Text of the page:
it does "not comment on pending litigation or matters that are the subject of
legal proceedings." An agency representative added that "it is the mission of the
Bureau of Prisons to operate facilities that are safe, secure, and humane. The
BOP takes seriously our duty to protect the individuals entrusted in our custody,
as well as maintain the safety of correctional staff and the community."
King has been held at Federal Correctional Institution, Englewood in solitary
confinement, known officially as a Special Housing Unit, for over 1,000 days. He
is currently one of only 80 people in the federal system who have been held in
the unit for more than a year.
His attorneys say in the suit that he has faced no less than "torture" -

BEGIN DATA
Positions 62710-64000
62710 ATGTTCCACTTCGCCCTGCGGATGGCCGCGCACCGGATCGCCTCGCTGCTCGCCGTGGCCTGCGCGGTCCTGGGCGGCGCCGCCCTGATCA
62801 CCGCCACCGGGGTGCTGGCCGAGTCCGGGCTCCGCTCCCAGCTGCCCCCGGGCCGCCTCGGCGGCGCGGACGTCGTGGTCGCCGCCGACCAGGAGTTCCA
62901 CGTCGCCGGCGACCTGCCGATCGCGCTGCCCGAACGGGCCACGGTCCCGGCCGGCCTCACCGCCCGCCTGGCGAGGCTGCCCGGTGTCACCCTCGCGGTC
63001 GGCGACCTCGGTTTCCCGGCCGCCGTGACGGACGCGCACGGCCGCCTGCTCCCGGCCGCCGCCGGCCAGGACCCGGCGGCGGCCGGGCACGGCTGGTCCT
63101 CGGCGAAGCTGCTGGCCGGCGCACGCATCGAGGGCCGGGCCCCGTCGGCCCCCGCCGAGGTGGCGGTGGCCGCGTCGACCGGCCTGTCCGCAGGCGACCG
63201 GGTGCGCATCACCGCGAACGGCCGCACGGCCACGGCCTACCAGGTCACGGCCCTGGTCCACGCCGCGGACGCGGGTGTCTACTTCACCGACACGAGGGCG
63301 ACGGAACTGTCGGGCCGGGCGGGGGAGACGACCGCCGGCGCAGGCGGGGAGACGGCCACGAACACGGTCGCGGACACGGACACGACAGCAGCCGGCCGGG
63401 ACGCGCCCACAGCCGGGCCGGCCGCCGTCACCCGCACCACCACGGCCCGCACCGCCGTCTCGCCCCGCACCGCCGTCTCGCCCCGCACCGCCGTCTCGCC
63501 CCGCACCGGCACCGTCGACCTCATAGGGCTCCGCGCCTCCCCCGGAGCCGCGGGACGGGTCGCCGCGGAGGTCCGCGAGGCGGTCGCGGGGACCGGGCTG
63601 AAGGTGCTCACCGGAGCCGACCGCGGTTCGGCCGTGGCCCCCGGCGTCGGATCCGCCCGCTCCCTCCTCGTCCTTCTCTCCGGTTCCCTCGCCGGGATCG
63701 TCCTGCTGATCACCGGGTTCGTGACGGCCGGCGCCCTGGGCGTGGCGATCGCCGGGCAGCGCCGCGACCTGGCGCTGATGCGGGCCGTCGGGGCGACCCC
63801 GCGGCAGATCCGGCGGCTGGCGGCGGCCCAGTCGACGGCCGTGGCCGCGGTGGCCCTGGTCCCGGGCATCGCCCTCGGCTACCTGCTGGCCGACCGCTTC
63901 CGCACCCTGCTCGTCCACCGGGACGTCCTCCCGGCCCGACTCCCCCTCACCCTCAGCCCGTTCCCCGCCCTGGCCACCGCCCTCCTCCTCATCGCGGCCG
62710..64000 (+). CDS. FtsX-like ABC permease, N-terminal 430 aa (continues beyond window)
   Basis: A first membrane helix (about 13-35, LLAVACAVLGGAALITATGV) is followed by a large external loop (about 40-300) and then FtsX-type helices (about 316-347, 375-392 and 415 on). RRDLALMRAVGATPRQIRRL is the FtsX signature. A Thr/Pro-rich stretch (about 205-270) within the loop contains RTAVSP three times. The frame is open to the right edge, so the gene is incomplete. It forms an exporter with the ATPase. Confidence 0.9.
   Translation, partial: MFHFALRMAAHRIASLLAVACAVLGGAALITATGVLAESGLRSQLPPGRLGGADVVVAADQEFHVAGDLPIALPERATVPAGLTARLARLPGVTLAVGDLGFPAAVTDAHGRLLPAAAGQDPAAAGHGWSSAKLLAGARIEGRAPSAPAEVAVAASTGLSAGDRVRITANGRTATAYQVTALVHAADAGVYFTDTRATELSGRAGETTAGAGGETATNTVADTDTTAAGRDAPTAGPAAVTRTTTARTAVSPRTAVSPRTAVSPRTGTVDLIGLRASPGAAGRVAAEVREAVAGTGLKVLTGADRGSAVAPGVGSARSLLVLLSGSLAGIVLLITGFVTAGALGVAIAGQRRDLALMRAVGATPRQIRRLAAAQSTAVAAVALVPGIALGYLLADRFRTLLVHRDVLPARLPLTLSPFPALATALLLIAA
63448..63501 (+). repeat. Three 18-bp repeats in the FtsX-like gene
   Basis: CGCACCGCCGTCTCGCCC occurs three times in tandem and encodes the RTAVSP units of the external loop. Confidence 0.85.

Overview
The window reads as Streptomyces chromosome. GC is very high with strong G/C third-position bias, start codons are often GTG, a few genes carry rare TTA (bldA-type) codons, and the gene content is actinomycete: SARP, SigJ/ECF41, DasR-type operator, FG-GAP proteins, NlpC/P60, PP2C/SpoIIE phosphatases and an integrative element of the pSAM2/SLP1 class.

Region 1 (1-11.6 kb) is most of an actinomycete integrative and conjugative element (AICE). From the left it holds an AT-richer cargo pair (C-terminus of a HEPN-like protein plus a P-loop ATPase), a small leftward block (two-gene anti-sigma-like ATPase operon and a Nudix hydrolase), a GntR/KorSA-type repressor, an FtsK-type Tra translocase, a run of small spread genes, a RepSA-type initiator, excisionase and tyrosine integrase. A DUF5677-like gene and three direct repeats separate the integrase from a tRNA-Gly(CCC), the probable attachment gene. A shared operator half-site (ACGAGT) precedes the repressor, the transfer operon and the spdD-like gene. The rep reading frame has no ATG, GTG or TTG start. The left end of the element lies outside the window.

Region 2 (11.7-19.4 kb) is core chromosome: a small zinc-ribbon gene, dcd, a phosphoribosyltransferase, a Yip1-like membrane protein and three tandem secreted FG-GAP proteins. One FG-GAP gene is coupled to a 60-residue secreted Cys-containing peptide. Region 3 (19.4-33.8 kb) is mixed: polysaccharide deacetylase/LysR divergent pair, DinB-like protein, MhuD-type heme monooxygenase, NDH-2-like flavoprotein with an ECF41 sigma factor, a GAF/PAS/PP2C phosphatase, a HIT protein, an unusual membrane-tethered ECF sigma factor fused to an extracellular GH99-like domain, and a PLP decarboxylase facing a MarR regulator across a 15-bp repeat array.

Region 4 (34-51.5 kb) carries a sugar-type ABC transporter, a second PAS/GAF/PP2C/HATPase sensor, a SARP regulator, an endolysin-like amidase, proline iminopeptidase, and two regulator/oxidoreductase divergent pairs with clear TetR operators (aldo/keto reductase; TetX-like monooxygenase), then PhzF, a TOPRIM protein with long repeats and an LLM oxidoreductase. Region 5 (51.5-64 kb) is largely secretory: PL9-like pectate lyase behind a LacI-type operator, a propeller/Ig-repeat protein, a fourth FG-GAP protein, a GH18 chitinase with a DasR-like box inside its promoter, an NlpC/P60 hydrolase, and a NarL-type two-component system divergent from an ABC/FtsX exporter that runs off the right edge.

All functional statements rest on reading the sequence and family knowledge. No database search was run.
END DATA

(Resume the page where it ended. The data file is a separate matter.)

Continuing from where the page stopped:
including at one point being shackled, "naked and exposed," in four-point
restraints for over eight hours. On another occasion, King claims a guard beat
his feet with a metal detector wand as he stood in his underwear in the shower;
the lawsuit claims that King was knocked to the ground, left with a concussion
and in need of six stitches.
Eric King is shown in 2016 at the Leavenworth Detention Center, a privately run
maximum-security prison in Leavenworth, Kansas, operated by the firm CoreCivic.
Photo: Courtesy of Eric King Support Committee
Following almost every incident of violence alleged by King, guards have issued
disciplinary complaints against him. He now faces a further 20 years in prison
for allegedly assaulting a federal officer; he claims he was trying to defend
himself as he was beaten by guards in a small storage area beyond the view of
The incidents alleged in the lawsuit span numerous federal facilities and involve